Obsidian Developer Says Studio Can Focus on Games, Not Pitches, After Microsoft Buyout - online-tips-and-tricks

Obsidian Developer Says Studio Can Focus on Games, Not Pitches, After Microsoft Buyout

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After The Outer Worlds, Obsidian Entertainment is stepping into a new chapter as a studio. Late last year, the studio was acquired by Microsoft, a move that Obsidian senior designer Brian Hines says is helping the studio focus on the games it wants to make without any pressure to approach its games differently.

Speaking with Wccftech, Hines explains that the Microsoft acquisition doesn’t give Obsidian an automatic greenlight on whatever the studio dreams up, but it does let the developer focus on its ideas rather than the pitching process. “Now that we’re part of Microsoft, we’re focusing more on what the next games are going to be,” Hines says. “We don’t always have carte blanche to do whatever we want. That’s be fantastic. It definitely is much more focused on like; ‘okay, let’s make the games cool. Let’s make the games we want to make.'”

As Hines tells it, Microsoft didn’t buy Obsidian with intent to force changes on the studio. Instead, Hines says Microsoft is encouraging a continuity between Obsidian’s independent output and their future projects as part of Xbox Game Studios:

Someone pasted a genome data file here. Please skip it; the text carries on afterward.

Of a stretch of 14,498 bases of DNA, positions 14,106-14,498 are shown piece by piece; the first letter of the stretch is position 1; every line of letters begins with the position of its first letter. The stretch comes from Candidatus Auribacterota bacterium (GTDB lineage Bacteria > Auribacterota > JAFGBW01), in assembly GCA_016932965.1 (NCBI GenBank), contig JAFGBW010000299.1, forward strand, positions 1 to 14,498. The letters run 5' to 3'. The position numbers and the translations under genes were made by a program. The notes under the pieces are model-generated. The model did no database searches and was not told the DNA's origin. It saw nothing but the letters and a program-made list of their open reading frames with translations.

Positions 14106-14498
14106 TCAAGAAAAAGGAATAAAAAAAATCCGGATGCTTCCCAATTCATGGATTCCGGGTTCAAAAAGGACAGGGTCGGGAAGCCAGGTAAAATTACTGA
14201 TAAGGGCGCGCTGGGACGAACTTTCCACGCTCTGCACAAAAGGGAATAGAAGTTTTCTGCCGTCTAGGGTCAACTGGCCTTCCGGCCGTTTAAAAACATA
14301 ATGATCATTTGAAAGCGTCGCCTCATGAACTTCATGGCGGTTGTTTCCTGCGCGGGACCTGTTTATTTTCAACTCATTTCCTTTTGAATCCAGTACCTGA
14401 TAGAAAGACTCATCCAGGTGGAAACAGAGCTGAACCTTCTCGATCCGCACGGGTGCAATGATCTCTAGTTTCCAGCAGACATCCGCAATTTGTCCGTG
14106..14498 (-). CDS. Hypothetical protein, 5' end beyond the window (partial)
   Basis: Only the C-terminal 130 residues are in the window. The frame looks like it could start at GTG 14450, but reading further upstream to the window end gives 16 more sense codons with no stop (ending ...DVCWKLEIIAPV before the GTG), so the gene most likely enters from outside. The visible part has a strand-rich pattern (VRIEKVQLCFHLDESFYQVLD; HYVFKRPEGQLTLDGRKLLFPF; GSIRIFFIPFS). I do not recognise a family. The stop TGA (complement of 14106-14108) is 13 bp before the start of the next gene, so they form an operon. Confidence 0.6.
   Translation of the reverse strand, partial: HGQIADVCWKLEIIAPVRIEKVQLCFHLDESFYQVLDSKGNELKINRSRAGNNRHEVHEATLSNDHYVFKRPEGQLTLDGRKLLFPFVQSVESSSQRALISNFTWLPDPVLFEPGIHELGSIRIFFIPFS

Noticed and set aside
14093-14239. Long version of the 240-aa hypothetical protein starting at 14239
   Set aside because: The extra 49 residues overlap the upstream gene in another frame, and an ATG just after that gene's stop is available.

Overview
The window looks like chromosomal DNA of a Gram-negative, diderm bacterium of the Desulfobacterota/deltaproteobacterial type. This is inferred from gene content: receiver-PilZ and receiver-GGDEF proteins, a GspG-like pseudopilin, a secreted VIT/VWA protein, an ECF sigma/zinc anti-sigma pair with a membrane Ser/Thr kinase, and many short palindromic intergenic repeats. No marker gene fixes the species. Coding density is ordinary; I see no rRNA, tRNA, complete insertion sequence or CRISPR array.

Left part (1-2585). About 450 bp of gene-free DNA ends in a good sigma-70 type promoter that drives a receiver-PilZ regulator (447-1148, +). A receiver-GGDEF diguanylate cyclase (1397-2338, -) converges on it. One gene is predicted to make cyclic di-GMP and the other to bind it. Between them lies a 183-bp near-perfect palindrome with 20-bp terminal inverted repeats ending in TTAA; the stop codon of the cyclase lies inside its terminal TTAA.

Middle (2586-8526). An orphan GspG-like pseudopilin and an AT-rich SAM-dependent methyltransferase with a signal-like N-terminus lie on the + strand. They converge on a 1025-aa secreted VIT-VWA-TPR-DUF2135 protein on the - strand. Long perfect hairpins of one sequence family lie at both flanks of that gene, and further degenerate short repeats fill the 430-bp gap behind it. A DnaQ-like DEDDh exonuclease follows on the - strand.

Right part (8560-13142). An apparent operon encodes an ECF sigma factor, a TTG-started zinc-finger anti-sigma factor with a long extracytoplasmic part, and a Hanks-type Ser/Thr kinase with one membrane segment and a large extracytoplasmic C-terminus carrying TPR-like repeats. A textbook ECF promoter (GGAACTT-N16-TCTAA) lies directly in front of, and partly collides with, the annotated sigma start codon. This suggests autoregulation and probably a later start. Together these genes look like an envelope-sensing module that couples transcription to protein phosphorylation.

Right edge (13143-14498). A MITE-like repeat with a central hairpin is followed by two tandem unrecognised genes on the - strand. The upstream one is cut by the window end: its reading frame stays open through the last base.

Microsoft’s [said] ‘we’re buying you because we want you to keep making games the way you’ve been doing, not to change you.’ And that’s been reassuring a lot of people on the team, we’re not suddenly going to be asked to be a different studio than we have been. We have been given the assurance to keep making these games that our fans like, and hopefully on a grander scale, and better quality.

Since it was founded in 2003, Obsidian has worked with many different publishers across various intellectual properties, both established (Fallout: New Vegas, Star Wars: Knights of the Old Republic 2) and original (Pillars of Eternity, Alpha Protocol). Since we still haven’t seen first-party, post-acquisition releases from many of Microsoft’s growing list of studios, it’ll be interesting to see how Microsoft supports IP-hopping developers like Obsidian compared to more franchised-focused studios like The Coalition or 343 Industries.

The rest of the interview with Hines focuses on The Outer Worlds, which comes out for the PC, PlayStation 4, and Xbox One on October 25. Though it’s published by Private Division, The Outer Worlds is also coming to the PC and Xbox One via Xbox Game Pass at launch, just as a first-party Microsoft title would. A Switch version of The Outer Worlds developed in partnership with Virtuos will be released at a later date.

For more on The Outer Worlds, be sure to read USG’s in-depth interview with Tim Cain and Leonard Boyarsky of Obsidian from earlier this year.

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